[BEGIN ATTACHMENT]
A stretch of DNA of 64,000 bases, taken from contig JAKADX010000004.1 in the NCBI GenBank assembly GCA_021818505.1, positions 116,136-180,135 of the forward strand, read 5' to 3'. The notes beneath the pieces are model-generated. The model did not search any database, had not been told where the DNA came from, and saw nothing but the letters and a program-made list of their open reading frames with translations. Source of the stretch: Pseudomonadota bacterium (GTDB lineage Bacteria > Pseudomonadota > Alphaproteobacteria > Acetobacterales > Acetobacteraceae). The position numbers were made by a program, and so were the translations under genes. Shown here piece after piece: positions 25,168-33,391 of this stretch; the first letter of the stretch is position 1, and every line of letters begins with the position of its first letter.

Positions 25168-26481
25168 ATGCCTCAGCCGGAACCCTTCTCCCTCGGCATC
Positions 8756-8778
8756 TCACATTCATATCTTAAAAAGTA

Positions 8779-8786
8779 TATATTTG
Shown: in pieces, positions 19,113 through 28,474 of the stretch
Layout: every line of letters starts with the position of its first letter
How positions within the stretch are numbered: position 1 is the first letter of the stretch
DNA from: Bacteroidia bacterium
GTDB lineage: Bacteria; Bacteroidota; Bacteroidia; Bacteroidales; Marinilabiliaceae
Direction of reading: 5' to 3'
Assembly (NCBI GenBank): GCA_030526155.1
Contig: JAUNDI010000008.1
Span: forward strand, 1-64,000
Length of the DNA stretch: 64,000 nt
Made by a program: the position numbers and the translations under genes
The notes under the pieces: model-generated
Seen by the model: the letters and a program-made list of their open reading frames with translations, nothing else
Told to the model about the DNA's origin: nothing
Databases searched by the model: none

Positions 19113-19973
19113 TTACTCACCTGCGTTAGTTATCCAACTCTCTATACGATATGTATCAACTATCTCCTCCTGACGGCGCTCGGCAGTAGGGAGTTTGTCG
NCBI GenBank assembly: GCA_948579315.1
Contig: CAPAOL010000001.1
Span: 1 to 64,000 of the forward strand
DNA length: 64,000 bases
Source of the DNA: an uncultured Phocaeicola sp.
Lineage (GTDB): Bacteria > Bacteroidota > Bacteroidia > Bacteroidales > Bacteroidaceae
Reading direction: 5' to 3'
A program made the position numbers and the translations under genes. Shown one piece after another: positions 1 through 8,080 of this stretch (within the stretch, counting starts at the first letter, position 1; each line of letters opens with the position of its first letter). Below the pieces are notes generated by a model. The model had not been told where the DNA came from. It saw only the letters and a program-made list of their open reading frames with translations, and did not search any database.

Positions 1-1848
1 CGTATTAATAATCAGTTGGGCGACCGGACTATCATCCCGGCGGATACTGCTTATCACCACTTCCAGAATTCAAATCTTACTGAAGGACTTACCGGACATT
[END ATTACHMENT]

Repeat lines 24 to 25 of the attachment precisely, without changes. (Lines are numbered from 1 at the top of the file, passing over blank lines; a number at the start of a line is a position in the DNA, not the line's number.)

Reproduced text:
19113 TTACTCACCTGCGTTAGTTATCCAACTCTCTATACGATATGTATCAACTATCTCCTCCTGACGGCGCTCGGCAGTAGGGAGTTTGTCG
NCBI GenBank assembly: GCA_948579315.1